Man deliberately breaks his dogs back

Man deliberately breaks his dogs back

A man who fractured his dog's spine and left him with extensive bruising was disqualified from keeping animals for life.

The defendant claimed he inflicted the injuries on his lurcher type dog called Archie after he had urinated in the house. The man called a local veterinary hospital asking if Archie could be put down, but they persuaded him to sign the dog over to an animal charity.

Injuries all over the dog's body

The private veterinary team who examined Archie were shocked and upset by the state he was in. The man said to a nurse he beat Archie when he tried to rub the dog's nose in its urine and the dog went to bite him.

Archie before photo being examined by a vet © RSPCA

Archie was subdued. He was stressed, reluctant to interact, showed the whites of his eyes and his breathing was fast. There was a marked swelling to the left of his face and neck, his left eye, left jaw and skull base, extending down his spine and the surrounding muscle of his belly. There was a haemorrhage in his left eye, his right ear was bruised and blood was visible in his ear canal. Archie yelped on examination.

Strong painkillers and anti-inflammatories were administered before Archie settled in his kennel. Later Archie's hair was clipped which revealed severe bruising, there was also blood in his urine and an x-ray revealed he had a fractured spine.

The injuries Archie had were potentially life-threatening and he continued to have swelling and pain in the weeks after treatment.

A head nurse said:

I've never seen a dog with that much bruising, in that much pain, caused by a human before, never and I have been working there for 15 years.

No signs of aggression despite defendants claims

When interviewed the man believed his actions were justified. He claimed Archie had snapped at him and had lunged for his face and neck and that it had not been the first time. Yet whilst nervous, stressed and in significant pain, Archie had not displayed any aggressive tendencies towards the veterinary staff, or any other animals. In fact, the vet said he was a sweet-natured dog.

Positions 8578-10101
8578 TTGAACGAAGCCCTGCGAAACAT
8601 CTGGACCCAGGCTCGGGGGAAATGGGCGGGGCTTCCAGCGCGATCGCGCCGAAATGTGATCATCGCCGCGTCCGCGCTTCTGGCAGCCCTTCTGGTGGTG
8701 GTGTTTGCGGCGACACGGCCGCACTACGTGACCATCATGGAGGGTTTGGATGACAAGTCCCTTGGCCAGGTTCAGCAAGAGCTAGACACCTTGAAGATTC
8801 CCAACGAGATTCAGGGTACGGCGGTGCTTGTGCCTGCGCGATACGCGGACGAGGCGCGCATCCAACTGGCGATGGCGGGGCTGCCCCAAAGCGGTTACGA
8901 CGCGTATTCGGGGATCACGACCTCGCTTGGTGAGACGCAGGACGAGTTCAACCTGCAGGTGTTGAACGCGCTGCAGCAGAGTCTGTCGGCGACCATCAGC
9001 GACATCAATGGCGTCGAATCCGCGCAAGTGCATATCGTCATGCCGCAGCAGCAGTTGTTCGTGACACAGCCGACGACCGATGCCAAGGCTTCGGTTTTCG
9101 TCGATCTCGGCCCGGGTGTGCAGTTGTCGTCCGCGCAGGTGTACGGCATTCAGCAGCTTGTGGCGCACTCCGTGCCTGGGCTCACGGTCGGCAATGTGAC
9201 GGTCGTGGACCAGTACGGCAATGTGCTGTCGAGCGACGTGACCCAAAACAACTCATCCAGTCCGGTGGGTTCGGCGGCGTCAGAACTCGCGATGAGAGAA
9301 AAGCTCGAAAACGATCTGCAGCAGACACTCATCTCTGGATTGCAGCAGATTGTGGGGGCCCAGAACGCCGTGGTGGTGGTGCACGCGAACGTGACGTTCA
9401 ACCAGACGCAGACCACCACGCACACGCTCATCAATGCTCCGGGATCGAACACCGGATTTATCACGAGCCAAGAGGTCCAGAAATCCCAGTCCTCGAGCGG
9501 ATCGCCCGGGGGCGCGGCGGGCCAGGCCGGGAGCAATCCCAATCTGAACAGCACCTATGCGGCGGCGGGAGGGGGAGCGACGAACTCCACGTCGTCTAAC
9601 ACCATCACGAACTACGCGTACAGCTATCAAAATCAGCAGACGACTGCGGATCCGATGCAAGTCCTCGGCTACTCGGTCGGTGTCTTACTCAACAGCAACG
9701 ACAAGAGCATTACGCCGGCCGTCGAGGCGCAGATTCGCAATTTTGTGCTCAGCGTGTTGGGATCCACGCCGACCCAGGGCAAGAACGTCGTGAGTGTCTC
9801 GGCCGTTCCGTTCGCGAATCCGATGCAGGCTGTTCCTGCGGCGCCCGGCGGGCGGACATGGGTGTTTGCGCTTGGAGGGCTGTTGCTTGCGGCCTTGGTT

The man showed our investigating inspector superficial injuries, claiming they occurred during the attack. They were light scratches and there was only one minor area of broken skin to a finger.

Archie continued with his recovery with a local animal charity. Here he was assessed by a behavioural expert, who found he didn't present any more risk than any other pet dog.

A prison sentence was a necessary

At court, the man pleaded guilty to causing unnecessary suffering to Archie and failing to meet his needs contrary to the Animal Welfare Act 2006. In court, an expert concluded that the man had inflicted prolonged fierce strong attacks to Archie.

The District Judge felt that the offences were so serious that only custody was appropriate. She remarked it was a deliberate, sustained and unprovoked attack on a dog in his care and referred to the significant injuries including the compound fracture, ruptured ear canal and tissue damage.  

In addition to the lifetime disqualification, he was sentenced to 18 weeks' immediate imprisonment and ordered to pay £500 costs.

Despite his injuries, Archie made a good recovery and has since found a loving home.

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